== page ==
Lewis Johnson

Thesis title: “The Great Hunting Ground”?: Republican Party Politics and the White Conservative South, 1945-1952


I was born and raised in Central Scotland. From 2017 to 2021, I studied History and Politics (MA) at the University of Edinburgh. In Year 3, I developed a keen interest in the history of the United States. In my MA Dissertation, I analysed the 1932 U.S. presidential election campaign through the lens of the African American printed press to better understand both Herbert Hoover's and Franklin Roosevelt's support with voters.

In 2021, I then completed a Masters (MSc) degree in American History. My MSc Dissertation focused on the post-World War II 'triumph' of liberal Republicanism and explored the ideological battle between Senator Robert A. Taft and General Dwight D. Eisenhower for the Republican presidential nomination in 1952.

In September 2022, I began my PhD in History. It is a project kindly funded by the Jenny Balston Scholarship.


MA History and Politics, First Class (University of Edinburgh, 2017-2021).

MSc American History, Distinction (University of Edinburgh, 2021-2022).

Responsibilities & affiliations

Scottish Association for the Study of America (SASA), Member.

Historians of the Twentieth Century United States (HOTCUS), Postgraduate Representative.

British Association for American Studies (BAAS), Member.

The Royal Historical Society (RHS), Postgraduate Member.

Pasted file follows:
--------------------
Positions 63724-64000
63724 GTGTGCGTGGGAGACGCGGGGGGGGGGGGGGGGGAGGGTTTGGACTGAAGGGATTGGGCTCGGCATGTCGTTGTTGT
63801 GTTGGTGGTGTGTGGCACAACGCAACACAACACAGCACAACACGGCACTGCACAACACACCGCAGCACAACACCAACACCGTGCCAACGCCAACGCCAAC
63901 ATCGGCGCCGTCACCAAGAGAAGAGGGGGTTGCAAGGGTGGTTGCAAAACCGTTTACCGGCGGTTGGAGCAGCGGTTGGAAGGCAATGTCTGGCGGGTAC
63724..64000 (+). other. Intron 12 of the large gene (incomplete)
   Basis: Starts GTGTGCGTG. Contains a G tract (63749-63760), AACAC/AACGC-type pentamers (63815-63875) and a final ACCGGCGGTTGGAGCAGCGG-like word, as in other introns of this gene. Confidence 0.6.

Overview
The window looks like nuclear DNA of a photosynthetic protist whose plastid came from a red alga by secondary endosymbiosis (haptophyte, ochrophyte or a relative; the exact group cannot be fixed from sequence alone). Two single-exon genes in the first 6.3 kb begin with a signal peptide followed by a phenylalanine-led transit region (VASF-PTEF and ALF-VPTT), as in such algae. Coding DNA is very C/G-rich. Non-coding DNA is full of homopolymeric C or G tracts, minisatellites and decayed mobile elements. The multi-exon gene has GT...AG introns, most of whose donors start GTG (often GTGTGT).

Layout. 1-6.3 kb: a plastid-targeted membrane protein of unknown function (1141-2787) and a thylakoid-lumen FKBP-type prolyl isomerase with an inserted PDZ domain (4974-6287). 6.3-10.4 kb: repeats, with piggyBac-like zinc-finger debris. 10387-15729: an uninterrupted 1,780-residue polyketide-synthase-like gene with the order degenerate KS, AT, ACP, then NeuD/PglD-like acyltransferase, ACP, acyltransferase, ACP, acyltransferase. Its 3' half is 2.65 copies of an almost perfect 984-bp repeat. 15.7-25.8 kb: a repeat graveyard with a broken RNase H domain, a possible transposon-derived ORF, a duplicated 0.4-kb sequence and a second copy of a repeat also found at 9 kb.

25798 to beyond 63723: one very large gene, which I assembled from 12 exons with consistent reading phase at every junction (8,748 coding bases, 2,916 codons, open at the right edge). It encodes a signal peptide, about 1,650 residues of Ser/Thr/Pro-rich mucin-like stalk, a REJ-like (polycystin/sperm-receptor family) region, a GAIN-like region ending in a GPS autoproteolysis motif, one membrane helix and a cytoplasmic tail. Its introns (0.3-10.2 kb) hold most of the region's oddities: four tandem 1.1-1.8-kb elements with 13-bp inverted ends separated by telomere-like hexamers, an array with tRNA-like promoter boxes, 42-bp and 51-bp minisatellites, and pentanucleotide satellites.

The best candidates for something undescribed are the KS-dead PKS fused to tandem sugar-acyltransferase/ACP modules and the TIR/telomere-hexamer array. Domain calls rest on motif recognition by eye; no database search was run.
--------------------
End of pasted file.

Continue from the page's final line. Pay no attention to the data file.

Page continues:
The Southern Historical Association (SHA), Member.

Undergraduate teaching

History of the United States (Autumn 2023)

Writing Centre Tutor (Autumn 2023-)

Research summary

I am most interested in the political history of the post-World War II United States. In particular, my research centres around the Republican Party (GOP) and its efforts to mobilise electoral majorities in spite of New Deal liberalism's persistent popularity. Within this framework, I investigate how and why the Republicans exploited, or at least attempted to, issues or race, class, or electoral geography, to build new support and thereby return the party to majority status.

Current research interests

My PhD thesis explores Republican Party politics and the U.S. South in the immediate post-World War II era. It hopes to reorient historiographical focus on the importance of intraparty Republican developments in the demise of one-partyism in the South; to switch focus from the Democratic Party to the direct role of the Republicans in the growth of a two-party politics in the region. It argues the early postwar years represent an important yet under researched episode in the growth of southern Republicanism, fuelled by a top-down Republican effort to exploit the electoral potential that lay south of the Mason-Dixon line.

Project activity

MA Dissertation, "'The Devil and the Deep Blue Sea': Herbert Hoover, Franklin D. Roosevelt and the 1932 Presidential Election in the African American Press." (14 April 2021).

MSc Dissertation, "Robert A. Taft, Dwight D. Eisenhower and the Triumph of the Liberal Republicans, 1950-1952." (15 August 2022).

Papers delivered

"Robert A. Taft, Dwight D. Eisenhower, and the Triumph of the Liberal Republicans, 1948-1952," Scottish Association of the Study of America (SASA) Annual Conference, 4 March 2023.